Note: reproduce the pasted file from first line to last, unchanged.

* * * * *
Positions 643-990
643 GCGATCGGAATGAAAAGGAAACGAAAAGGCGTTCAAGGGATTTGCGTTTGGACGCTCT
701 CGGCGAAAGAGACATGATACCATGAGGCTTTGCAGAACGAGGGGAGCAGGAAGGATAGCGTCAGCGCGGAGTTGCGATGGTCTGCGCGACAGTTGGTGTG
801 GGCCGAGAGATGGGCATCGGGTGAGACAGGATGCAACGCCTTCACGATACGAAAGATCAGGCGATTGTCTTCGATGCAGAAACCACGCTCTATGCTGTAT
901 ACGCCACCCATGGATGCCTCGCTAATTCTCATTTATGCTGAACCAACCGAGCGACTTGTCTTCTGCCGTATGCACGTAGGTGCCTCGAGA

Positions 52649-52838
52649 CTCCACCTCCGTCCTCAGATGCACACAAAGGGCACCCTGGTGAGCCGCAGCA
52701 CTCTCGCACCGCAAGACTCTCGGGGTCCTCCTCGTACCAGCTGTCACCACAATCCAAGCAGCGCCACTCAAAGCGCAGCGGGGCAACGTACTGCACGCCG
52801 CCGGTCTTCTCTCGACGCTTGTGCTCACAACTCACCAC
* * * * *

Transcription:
Positions 643-990
643 GCGATCGGAATGAAAAGGAAACGAAAAGGCGTTCAAGGGATTTGCGTTTGGACGCTCT
701 CGGCGAAAGAGACATGATACCATGAGGCTTTGCAGAACGAGGGGAGCAGGAAGGATAGCGTCAGCGCGGAGTTGCGATGGTCTGCGCGACAGTTGGTGTG
801 GGCCGAGAGATGGGCATCGGGTGAGACAGGATGCAACGCCTTCACGATACGAAAGATCAGGCGATTGTCTTCGATGCAGAAACCACGCTCTATGCTGTAT
901 ACGCCACCCATGGATGCCTCGCTAATTCTCATTTATGCTGAACCAACCGAGCGACTTGTCTTCTGCCGTATGCACGTAGGTGCCTCGAGA

Positions 52649-52838
52649 CTCCACCTCCGTCCTCAGATGCACACAAAGGGCACCCTGGTGAGCCGCAGCA
52701 CTCTCGCACCGCAAGACTCTCGGGGTCCTCCTCGTACCAGCTGTCACCACAATCCAAGCAGCGCCACTCAAAGCGCAGCGGGGCAACGTACTGCACGCCG
52801 CCGGTCTTCTCTCGACGCTTGTGCTCACAACTCACCAC